J.B. Spins

Jazz, film, and improvised culture.

Friday, June 29, 2018

NYAFF ’18: The House of the Rising Sons

The list of artists who have performed “The House of the Rising Sun” includes some truly impressive names, like Leadbelly, Josh White, Nina Simone, and the Wynners. You would know the latter if you grew up in Hong Kong during the 1970s. They actually started out as “The Loosers,” with a second “o” for extra fun. Their “Behind-the-Music” triumphs and mostly tribulations come to the big screen in The House of the Rising Sons, directed by Wynners drummer Antony Chan, which screens during the 2018 New York Asian Film Festival.

It started out as a garage band despised by their working-class neighborhood, especially by Ah Kin (a.k.a. led guitarist Bennett Pang)’s tailor father. He and Ah Keung (a.k.a. bassist Danny Yip) and drummer Ah Yau (Chan) were going nowhere until the band’s charisma index shot up dramatically with the addition of lead vocalist Alan Tam, and vocalist-rhythm guitarist Kenny Bee. However, there was always a bit of a divide between the pretty boy singers and the grudge kids rhythm section.

Regardless of Tam and Bee’s star potential, the Loosers’ early days were full of scuffling, as you would expect from a name like that. Just when they would make a little progress, they would fall back again. Of course, when the band finally hits, Tam is almost immediately pressured to go solo.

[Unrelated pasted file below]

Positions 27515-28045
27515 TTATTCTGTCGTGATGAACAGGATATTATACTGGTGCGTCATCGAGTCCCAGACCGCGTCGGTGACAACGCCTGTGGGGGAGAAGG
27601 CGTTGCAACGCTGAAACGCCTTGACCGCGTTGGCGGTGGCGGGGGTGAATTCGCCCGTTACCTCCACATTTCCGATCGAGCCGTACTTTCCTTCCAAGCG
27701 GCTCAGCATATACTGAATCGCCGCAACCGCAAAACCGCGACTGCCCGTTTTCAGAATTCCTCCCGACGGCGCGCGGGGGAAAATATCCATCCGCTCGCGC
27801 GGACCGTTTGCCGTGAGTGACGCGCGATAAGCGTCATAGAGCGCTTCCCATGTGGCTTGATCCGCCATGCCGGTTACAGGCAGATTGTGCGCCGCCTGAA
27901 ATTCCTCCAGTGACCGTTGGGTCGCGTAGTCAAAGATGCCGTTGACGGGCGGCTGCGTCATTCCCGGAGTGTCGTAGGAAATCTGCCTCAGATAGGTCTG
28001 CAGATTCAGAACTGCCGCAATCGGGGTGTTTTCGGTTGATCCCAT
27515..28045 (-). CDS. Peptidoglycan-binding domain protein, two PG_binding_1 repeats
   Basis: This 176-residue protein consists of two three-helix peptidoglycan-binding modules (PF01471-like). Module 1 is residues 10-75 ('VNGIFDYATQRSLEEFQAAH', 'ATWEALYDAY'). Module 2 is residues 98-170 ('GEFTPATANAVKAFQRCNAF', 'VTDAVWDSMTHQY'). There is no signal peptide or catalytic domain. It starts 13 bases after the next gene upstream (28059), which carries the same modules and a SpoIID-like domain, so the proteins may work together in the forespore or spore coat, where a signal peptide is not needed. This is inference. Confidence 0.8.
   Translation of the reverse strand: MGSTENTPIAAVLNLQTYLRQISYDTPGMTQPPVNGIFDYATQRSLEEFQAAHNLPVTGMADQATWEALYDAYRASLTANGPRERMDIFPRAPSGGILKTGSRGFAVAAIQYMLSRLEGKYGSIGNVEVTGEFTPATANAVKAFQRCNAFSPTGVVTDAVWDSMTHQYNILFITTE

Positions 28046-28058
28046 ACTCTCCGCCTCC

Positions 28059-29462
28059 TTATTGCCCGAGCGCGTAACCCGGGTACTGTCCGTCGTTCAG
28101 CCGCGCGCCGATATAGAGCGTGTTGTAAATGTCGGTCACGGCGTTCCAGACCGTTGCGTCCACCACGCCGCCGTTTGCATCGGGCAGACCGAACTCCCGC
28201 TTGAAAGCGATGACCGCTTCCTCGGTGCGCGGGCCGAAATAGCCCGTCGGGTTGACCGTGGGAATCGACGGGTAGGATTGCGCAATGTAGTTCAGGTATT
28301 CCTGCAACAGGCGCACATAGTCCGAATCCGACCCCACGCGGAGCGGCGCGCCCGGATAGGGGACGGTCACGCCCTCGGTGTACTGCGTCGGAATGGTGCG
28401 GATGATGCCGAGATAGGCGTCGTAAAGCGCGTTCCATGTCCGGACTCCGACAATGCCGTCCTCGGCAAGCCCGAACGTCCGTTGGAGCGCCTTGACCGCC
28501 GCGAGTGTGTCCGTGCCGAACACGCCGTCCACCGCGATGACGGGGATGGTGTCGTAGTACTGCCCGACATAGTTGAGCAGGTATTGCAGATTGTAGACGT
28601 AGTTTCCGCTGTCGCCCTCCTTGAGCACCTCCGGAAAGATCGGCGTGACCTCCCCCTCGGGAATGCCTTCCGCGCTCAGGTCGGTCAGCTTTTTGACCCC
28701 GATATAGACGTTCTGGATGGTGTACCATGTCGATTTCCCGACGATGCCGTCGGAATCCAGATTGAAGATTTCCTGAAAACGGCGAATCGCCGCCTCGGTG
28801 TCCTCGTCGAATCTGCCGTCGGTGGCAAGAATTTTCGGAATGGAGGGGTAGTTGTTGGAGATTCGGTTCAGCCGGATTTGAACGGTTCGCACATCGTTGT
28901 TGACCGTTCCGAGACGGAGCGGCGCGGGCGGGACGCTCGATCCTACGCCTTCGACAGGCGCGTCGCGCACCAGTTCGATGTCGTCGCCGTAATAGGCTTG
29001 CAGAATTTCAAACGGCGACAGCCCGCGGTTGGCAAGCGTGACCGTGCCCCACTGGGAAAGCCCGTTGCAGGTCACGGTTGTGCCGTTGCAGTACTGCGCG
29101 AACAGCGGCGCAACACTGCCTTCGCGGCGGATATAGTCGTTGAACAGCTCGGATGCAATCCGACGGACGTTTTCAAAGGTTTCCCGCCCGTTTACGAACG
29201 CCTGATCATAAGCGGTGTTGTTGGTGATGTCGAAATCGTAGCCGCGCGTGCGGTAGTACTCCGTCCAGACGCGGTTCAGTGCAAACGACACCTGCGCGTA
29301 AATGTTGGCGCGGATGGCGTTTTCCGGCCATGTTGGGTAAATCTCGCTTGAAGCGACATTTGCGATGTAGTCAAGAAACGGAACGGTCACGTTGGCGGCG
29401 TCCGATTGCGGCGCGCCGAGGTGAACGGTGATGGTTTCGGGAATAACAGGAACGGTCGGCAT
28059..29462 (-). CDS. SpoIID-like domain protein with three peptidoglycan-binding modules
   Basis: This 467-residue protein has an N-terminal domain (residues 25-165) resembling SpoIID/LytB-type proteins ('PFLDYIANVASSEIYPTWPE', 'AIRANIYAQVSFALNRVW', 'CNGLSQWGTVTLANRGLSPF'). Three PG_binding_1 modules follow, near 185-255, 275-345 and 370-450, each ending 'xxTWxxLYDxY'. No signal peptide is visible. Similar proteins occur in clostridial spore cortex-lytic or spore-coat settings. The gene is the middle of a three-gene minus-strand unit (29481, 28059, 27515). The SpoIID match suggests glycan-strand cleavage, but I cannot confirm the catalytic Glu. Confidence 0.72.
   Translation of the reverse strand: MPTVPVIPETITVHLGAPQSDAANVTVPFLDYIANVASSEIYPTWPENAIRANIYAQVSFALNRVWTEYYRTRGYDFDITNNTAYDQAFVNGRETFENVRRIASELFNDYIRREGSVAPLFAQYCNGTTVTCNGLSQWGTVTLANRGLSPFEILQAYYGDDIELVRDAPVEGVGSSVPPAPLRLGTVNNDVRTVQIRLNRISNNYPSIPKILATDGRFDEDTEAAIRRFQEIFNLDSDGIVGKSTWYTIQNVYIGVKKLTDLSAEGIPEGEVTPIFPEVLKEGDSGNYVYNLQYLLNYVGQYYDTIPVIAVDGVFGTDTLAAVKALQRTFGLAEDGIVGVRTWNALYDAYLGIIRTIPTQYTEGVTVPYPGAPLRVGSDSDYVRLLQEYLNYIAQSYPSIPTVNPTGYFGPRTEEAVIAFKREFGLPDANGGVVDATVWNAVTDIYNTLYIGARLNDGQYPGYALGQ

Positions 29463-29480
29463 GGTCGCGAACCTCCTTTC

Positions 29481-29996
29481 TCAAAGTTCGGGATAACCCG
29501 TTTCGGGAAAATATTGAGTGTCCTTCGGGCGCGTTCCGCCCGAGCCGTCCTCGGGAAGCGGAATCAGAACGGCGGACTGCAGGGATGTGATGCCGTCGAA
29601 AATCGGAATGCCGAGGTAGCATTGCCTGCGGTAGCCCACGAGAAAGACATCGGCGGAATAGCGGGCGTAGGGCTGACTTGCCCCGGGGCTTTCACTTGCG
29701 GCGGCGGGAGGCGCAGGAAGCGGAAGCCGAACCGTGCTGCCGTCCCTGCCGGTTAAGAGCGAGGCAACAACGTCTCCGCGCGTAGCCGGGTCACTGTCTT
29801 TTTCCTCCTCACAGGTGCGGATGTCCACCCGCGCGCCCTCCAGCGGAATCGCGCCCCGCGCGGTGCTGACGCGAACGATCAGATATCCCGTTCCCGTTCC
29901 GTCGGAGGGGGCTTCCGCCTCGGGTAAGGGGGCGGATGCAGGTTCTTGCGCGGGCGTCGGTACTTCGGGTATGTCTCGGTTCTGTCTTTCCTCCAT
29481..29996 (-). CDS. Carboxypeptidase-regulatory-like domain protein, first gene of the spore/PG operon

Rising Sons should be an upbeat, candy-colored nostalgia trip, similar in vibe to Tom Hanks’ underappreciated That Thing You Do. However, the tone is just all over the place. It is not exactly clear what Chan was going for, but he makes most of the band look like thoughtless jerks and gives the impression he is an anti-social space-case. Frankly, it is rather unpleasant spending time with the Fab Five.

Still, Kara Wai is terrific in her brief scenes as Keung’s mom. Simon Yam gives a characteristically expansive performance as Kin’s dad, but seeing him play an insecure father figure in a period setting brings back memories of his exceptional work in the beautifully bittersweet Echoes of the Rainbow.

There are plenty of amusing haircuts and awkward fashions, but it seems pretty clear throughout Rising Sons you really had to be there. Chan cleverly stages some after-hours jams, but by and large, he really doesn’t make a case for the Wynners’ enduring musical significance. Even its appeal to sentimental fans is questionable. It will keep you distracted, but it is a cold fish of a film that is hard to fall in love with. Unless you are a Wynners diehard, The House of the Rising Sons shouldn’t be a priority when it screens Monday evening (6/29) at the Walter Reade, as part of this year’s NYAFF.

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